Saturday, October 31, 2015

Exerpt from"Black and Atheist Too: My Journey Living Through Discovery of the Non-existence of God" by Dr. Arthur R Byrd

During the one year I underwent chemotherapy, I faced the issue of whether I would die from the cancer.  At no time did I consider God as an answer.  I am reminded of Christopher Hitchens, who said as he was approaching death.  In his fragmentary jottings, published in the Daily Telegraph, he wrote: ‘I am not fighting or battling cancer, it is fighting me. My two assets were my pen and my voice.’

Hitchens knew he was dying but saw the funny side of all the glowing praise for his literary work. “Now so many tributes that it also seems that rumors of my LIFE have also been greatly exaggerated.”

Lived to see most of what’s going to be written about me: this too is exhilarating, but hits diminishing returns when I realize how soon it, too will be “background.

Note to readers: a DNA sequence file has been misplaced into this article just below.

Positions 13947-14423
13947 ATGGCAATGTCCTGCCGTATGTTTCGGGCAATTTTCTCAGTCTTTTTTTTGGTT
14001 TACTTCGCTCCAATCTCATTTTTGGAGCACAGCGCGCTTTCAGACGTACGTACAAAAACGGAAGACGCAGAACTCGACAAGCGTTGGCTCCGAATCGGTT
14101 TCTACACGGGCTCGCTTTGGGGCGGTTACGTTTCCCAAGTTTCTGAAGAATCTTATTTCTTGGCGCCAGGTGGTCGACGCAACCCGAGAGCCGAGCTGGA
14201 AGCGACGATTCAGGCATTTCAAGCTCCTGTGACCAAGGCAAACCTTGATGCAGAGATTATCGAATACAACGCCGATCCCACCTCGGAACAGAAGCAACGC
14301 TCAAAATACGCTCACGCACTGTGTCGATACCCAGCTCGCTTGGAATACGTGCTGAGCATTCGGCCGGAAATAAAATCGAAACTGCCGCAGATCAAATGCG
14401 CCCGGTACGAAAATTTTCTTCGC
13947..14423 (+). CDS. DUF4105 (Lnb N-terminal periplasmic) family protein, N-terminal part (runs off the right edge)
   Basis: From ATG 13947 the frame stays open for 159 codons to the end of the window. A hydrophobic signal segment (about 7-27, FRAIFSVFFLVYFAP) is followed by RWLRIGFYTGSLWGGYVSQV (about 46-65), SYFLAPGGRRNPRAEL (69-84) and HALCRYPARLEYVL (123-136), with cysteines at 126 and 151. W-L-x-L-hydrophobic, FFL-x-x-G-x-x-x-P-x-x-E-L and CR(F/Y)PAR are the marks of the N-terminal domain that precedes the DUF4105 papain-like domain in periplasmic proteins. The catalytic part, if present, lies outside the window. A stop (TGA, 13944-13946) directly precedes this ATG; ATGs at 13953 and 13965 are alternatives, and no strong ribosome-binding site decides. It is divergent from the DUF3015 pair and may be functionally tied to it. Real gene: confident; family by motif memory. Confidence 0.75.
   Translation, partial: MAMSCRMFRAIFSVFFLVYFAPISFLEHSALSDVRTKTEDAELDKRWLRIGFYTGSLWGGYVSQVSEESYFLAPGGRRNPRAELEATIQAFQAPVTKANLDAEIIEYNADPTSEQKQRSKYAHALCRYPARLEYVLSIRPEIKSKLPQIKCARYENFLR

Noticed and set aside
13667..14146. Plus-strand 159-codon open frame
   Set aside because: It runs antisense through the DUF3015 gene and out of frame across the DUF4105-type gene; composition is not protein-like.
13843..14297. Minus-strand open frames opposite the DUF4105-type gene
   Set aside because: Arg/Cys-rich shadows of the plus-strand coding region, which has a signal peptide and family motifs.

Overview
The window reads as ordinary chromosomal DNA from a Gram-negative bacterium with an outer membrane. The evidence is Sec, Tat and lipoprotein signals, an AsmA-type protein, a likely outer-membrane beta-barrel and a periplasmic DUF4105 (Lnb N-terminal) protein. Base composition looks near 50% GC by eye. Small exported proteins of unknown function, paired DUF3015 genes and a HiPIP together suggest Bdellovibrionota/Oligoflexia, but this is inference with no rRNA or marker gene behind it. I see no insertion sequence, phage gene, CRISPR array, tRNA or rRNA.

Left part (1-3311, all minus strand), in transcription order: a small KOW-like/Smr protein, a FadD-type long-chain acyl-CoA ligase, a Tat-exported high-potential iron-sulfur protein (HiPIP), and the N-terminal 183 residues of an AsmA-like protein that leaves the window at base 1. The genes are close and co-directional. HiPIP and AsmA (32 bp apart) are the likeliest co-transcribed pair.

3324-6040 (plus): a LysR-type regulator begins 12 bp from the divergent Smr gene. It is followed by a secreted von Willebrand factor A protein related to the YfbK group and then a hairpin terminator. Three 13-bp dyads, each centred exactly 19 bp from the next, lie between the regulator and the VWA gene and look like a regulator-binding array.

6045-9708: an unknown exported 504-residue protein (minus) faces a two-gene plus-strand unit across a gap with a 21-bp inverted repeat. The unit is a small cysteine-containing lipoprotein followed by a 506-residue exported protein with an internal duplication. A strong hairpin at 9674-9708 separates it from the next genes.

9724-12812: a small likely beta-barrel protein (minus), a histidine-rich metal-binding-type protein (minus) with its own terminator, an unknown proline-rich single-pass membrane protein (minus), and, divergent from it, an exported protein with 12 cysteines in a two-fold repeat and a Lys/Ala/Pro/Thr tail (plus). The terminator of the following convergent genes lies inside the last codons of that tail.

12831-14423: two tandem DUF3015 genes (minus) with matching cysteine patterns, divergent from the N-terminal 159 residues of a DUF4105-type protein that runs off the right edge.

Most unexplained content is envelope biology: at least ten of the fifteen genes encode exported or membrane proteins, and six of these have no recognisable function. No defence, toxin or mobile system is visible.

He wrote: ‘Those who say I am being punished are saying that god can’t think of anything more vengeful than cancer for a heavy smoker.’

He maintained his devout atheism after being diagnosed with cancer, telling one interviewer: ‘No evidence or argument has yet been presented which would change my mind. But I like surprises.

The above information was taken from the following website.

Sunday, October 25, 2015

Excerpt from Black and Atheist Too: My Journey Living Through Discovery of the Non-existence of God, by Dr. Arthur R. Byrd

An excerpt from Black and Atheist Too: My Journey Living Through the Discovery of the Non-existence of God, by Dr. Arthur R. Byrd.  (Chapter 3, Humor)

What’s in the Name Jesus and Christianity